The Atheos App is . . . Actually Pretty Good!


It’s no secret that I am not a Peter Boghossian fan. As I’ve written several times, he tends to say asinine things on Twitter and then cry foul whenever he’s criticized. He also loves to strawman feminists and social justice activists as dogmatists who think all straight white cis men are bad. Yet the whole street epistemology thing intrigues me. I never liked the whole “You’re an idiot because you believe in a magical sky daddy” approach to debating religion because, let’s face it, it doesn’t work. It only makes believers push us away even more. With street epistemology, though, it’s a conversation where, instead of strawmanning the other person, you simply ask what a person believes and how they arrived at that belief. You don’t always have to be in your face in order to get people to think.

Which is why, despite my criticisms of Boghossian, I downloaded the Atheos App the other day. And it’s actually pretty good!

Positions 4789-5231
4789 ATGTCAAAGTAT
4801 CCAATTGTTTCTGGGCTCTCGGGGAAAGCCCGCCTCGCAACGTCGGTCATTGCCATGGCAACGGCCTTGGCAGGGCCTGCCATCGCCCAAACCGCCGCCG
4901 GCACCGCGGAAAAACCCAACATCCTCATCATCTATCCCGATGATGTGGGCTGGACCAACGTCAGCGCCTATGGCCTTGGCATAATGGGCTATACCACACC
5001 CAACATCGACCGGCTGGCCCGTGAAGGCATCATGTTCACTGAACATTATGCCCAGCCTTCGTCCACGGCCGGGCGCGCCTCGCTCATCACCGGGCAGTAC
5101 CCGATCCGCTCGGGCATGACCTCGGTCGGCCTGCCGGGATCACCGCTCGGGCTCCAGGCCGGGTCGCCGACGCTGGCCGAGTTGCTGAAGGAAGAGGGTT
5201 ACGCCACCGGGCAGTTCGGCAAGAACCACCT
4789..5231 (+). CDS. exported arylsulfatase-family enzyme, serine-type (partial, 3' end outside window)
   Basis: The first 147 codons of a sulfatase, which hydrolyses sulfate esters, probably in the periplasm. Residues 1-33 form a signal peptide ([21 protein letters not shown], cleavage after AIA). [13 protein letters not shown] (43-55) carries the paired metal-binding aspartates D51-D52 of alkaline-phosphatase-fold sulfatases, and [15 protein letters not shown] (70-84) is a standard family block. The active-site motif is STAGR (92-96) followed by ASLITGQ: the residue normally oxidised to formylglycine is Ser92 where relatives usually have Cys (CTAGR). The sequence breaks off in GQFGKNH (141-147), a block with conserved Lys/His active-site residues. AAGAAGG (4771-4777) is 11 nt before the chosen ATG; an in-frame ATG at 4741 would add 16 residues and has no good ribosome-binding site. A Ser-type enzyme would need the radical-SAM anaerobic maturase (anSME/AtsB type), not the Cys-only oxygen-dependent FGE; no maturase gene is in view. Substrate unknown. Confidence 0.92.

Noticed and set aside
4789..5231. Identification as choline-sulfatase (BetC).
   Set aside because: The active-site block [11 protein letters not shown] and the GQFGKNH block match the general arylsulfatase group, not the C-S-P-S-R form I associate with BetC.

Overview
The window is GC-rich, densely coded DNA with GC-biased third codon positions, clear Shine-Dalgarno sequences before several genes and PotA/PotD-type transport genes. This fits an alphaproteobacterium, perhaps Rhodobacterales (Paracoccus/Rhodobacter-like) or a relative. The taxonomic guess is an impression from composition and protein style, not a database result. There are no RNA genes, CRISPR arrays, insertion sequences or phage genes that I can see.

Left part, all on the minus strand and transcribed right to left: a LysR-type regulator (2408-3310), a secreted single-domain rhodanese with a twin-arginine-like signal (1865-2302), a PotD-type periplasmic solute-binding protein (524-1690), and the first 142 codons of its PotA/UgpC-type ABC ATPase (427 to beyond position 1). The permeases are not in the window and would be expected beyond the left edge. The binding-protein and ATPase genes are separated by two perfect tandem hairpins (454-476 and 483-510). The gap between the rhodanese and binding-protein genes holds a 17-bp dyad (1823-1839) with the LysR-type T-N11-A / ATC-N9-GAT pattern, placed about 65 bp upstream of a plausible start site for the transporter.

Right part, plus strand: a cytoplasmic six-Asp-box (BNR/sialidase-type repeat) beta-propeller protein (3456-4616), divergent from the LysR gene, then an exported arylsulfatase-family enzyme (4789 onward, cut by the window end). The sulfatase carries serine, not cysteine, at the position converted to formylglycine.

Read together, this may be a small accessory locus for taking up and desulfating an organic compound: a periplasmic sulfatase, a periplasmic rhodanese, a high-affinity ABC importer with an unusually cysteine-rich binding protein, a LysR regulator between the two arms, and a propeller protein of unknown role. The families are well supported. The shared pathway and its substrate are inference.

The Atheos App is divided into ten levels based on Plato’s cave analogy, from “The journey begins” to “Freed from delusion.” Each level contains a series of arguments believers make to justify their beliefs, and you have to choose the best way to respond. (Hint: it’s always the question that asks the believer how they reached that conclusion.)  These multiple choice questions help the budding Street Epistemologist ask the questions that get believers to think about why they believe in what they believe.

One of the first categories is “Time to flee,” which tackles the best way to respond to extremely emotional situations by backing off. For example, if someone says, “I was just diagnosed with cancer, but I know God will heal me,” DO NOT respond with, “Didn’t God give you cancer to begin with?” Instead, you should respond with, “I’m sorry you’re sick. Is there something I can do to help?” Being diagnosed with cancer is scary enough without adding a faith crisis on top of things!

The only drawback is that to unlock premium content, you need to pay $4.99. You get the first level for free, but the second level requires money. Hopefully that’s the only time you have to pay (I’m on Level 2 now, so I don’t know).

Overall, though, the Atheos App is a great way to teach you how to have a conversation with someone who disagrees with you without having it turn into a shitstorm. I recommend it!

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